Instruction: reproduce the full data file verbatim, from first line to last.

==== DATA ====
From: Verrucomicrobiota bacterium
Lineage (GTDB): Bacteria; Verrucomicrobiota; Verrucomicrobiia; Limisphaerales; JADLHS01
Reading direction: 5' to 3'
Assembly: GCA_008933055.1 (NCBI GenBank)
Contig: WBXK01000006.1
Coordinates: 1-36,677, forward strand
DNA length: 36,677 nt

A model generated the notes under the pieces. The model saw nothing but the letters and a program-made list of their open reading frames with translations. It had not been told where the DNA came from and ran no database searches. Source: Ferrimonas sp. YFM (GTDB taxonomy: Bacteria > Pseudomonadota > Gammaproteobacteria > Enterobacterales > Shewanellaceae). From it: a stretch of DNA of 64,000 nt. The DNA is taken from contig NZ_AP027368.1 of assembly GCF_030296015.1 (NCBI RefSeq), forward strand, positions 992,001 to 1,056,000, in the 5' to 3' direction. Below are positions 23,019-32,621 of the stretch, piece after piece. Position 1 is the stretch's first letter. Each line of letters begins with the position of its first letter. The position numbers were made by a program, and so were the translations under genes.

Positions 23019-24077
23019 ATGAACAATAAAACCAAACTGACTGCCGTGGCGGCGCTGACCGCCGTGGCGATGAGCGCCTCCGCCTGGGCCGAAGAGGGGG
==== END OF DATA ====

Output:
From: Verrucomicrobiota bacterium
Lineage (GTDB): Bacteria; Verrucomicrobiota; Verrucomicrobiia; Limisphaerales; JADLHS01
Reading direction: 5' to 3'
Assembly: GCA_008933055.1 (NCBI GenBank)
Contig: WBXK01000006.1
Coordinates: 1-36,677, forward strand
DNA length: 36,677 nt

A model generated the notes under the pieces. The model saw nothing but the letters and a program-made list of their open reading frames with translations. It had not been told where the DNA came from and ran no database searches. Source: Ferrimonas sp. YFM (GTDB taxonomy: Bacteria > Pseudomonadota > Gammaproteobacteria > Enterobacterales > Shewanellaceae). From it: a stretch of DNA of 64,000 nt. The DNA is taken from contig NZ_AP027368.1 of assembly GCF_030296015.1 (NCBI RefSeq), forward strand, positions 992,001 to 1,056,000, in the 5' to 3' direction. Below are positions 23,019-32,621 of the stretch, piece after piece. Position 1 is the stretch's first letter. Each line of letters begins with the position of its first letter. The position numbers were made by a program, and so were the translations under genes.

Positions 23019-24077
23019 ATGAACAATAAAACCAAACTGACTGCCGTGGCGGCGCTGACCGCCGTGGCGATGAGCGCCTCCGCCTGGGCCGAAGAGGGGG